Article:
Area, 43(2) pp. 154–157.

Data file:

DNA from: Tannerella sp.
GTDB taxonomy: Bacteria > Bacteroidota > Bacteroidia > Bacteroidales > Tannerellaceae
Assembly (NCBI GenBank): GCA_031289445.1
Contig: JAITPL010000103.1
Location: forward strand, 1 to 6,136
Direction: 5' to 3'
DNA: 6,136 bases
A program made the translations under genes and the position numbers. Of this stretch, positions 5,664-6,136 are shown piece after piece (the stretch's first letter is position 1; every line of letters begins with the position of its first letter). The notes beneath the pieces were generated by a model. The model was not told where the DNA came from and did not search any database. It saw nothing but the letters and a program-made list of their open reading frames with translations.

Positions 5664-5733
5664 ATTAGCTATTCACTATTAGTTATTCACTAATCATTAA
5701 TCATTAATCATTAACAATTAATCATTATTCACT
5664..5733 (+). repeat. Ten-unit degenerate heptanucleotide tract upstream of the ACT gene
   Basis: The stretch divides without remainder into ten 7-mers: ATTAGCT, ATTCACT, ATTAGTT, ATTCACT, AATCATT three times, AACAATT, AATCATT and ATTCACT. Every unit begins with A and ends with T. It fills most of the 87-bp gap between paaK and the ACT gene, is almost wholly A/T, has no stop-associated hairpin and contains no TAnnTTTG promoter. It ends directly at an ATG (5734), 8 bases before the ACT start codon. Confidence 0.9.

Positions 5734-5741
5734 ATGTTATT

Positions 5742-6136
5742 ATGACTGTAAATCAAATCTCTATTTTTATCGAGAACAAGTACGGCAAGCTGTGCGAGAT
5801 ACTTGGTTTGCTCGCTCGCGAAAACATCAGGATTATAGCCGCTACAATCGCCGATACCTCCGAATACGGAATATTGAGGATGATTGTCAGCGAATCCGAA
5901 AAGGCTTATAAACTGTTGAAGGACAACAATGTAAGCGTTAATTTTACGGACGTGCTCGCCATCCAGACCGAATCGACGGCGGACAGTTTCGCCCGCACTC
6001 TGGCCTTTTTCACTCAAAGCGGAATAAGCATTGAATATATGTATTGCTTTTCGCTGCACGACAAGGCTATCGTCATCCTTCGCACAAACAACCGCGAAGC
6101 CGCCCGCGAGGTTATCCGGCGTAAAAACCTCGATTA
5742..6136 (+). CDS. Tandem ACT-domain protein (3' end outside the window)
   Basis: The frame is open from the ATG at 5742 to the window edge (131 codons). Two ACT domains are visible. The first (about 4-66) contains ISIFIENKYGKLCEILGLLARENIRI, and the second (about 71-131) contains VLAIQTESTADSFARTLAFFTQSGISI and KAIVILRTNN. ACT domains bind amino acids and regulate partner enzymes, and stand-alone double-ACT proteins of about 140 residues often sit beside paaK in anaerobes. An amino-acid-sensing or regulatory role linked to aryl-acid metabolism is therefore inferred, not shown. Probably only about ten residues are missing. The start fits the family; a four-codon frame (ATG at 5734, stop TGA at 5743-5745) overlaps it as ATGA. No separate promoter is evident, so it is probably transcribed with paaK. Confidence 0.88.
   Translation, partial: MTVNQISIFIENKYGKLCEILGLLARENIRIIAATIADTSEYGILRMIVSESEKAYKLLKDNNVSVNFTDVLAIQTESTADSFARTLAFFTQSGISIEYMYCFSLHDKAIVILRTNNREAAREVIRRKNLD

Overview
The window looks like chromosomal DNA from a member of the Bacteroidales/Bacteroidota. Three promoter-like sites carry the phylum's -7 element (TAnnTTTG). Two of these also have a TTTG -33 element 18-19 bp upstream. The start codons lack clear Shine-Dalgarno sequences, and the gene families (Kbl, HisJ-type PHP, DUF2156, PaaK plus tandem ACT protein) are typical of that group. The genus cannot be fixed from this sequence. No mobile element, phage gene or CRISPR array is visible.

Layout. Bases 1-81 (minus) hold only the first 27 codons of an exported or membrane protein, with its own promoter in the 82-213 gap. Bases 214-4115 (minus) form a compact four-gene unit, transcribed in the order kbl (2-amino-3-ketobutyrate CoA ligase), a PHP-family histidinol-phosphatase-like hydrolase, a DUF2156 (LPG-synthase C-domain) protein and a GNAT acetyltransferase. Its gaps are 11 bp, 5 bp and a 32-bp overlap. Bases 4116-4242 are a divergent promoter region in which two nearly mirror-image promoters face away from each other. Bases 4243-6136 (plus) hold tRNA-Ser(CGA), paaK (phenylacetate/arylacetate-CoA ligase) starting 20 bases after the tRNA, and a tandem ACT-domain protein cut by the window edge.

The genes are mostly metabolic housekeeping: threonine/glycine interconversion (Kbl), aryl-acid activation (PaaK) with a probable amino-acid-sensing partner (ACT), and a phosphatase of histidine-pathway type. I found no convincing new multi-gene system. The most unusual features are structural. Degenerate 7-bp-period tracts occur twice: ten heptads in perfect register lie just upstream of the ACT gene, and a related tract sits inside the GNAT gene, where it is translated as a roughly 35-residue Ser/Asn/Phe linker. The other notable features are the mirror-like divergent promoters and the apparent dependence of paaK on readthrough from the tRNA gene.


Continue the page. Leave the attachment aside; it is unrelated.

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In thinking through how different registers of power, that are neither centred nor radically dispersed in pattern, come into play with different outcomes in different times and places, the notion of assemblage has its appeal. Two qualities come to mind. First off, it allows for non-coherence as a way of thinking about how institutional arrangements of power more or less hold together, despite being made up of a co-existence of often diverse logics and practices. Second, spatio-temporal assemblages offer a way of understanding the various power plays that shape, say, the politics of regions and nation states, by invoking a topological sensibility around proximity and distance that appears more productive than the familiar topographies of scale and networks. Weighed against such attractions, however, the notion of assemblage lends itself to a number of pitfalls: endless description is one, weak conceptualisation another.
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